Monday, January 11, 2010

Maybe it's because my house is always a wreck and his world his so ordered, but I've always been drawn to the clean simple lines and strong primaries of his work. Doesn't he look like a buttoned up Dutchman?

Lots has been written about Mondrian's interest in Theosophy, but it seems that the question that matters is - how does it influence his work? You can read a short definition of Theosophy here, a lot more here, or you can just skip to this quick, in-a-hurry-Monday-morning rundown I came across in Carel Blotkamp's Mondrian:

What he did borrow from theosophical sources is the firm conviction that all life is directed towards evolution, and that . . . "the goal of art is to give expression to that evolution." p. 15

According to Blotkamp, in Mondrian's thinking, "ev
olution was closely bound up with destruction." He moved from depicting flowers in states of decay to completely abstract works that suggest the destruction of the incidental and the creation of a "purer image of reality." Here's an early work, Windmill (1911) - hasn't given up the form for pure abstraction yet.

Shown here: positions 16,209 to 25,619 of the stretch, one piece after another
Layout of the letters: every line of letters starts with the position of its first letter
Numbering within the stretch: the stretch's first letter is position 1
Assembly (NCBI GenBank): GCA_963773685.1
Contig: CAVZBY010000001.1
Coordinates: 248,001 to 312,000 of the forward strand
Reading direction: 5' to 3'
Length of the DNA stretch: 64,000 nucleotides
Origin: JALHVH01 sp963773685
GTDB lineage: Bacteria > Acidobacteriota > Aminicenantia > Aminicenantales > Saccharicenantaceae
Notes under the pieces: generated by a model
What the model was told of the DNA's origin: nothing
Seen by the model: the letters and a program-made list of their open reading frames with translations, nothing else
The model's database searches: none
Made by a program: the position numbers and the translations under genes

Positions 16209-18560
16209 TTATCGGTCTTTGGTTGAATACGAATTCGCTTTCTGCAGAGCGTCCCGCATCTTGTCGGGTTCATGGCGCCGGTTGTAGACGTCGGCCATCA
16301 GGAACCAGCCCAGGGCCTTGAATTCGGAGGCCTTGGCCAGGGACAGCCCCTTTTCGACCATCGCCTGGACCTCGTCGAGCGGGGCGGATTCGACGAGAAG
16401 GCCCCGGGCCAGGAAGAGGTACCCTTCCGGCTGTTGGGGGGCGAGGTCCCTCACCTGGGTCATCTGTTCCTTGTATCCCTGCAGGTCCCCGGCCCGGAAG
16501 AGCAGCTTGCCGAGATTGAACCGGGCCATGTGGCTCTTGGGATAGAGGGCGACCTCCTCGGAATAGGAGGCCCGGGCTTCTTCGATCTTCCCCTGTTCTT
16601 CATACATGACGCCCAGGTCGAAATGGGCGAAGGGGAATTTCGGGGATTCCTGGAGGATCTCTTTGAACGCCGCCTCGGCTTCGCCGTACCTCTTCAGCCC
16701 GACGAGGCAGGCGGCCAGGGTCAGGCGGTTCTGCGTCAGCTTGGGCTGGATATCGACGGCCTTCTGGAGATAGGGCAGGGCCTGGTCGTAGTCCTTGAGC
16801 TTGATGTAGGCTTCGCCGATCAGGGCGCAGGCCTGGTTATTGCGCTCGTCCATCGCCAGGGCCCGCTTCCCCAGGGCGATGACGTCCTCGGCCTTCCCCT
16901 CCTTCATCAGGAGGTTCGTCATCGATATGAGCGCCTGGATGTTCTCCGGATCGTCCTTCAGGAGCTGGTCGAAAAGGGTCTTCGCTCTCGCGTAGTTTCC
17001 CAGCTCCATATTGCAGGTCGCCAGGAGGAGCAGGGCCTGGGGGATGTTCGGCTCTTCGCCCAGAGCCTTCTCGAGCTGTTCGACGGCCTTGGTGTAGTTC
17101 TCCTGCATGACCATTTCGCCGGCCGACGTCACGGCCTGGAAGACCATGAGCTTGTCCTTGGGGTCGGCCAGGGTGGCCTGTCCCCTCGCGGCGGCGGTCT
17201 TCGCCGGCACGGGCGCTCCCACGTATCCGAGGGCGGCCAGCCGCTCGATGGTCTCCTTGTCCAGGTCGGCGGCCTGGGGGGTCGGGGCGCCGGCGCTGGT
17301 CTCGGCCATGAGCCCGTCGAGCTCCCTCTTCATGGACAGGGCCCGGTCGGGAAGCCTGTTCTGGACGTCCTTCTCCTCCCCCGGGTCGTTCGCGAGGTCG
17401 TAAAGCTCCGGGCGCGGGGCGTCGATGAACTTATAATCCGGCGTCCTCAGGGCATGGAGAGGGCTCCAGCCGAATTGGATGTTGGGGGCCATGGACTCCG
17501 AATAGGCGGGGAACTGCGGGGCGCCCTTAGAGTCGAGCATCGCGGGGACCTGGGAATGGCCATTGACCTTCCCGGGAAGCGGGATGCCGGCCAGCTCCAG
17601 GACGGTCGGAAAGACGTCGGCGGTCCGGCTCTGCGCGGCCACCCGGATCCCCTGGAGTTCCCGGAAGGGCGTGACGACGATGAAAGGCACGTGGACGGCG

At last, something about his work was starting to make sense to me. And Blotkamp goes farther to say:

By 1917=18 Mondrian had removed from his paintings t
he last vestiges of spatiality, capturing the planes within a network of lines. In his next phase, he makes further compositional changes in which "the colour planes have been destroyed as form: they are either pushed over the edge of the painting over traversed by lines, while the lines enclosing them always continue far beyond the planes."

Below is Composition in Red, Blue and Yellow (1940-44).

It was something I hadn't thought about, but Blotkamp says that "Mondrian was aware that these lines conducted themselves in such an independent fashion that they were in danger of becoming 'form', and in the early 30's he attempted to prevent this by doubling the lines or occasionally executing them in color."

You can see, with Victory Boogie Woogie, 1942-4 below, that toward the end of his life he began to break up the lines completely, creating the "cancellation of form in favour of relationships." (p.15) What do you think of this diagonal composition?

Okay, so that seems to me what I have in happening in my living room. Form has definitely been ignored in favor of relationships.


  1. I love that red windmill - so wonderfully ominous.

    When I was in Las Vegas this past weekend, we drove past a new branch library near my friends' place. The large windows in front were Mondrianesque, but with muted desert colors rather than primaries. Mondrian's lines still look so new.

  2. Ominous is right - maybe because of the vantage point - it looms. And the newness, I agree - they don't look like they should be 70 years old.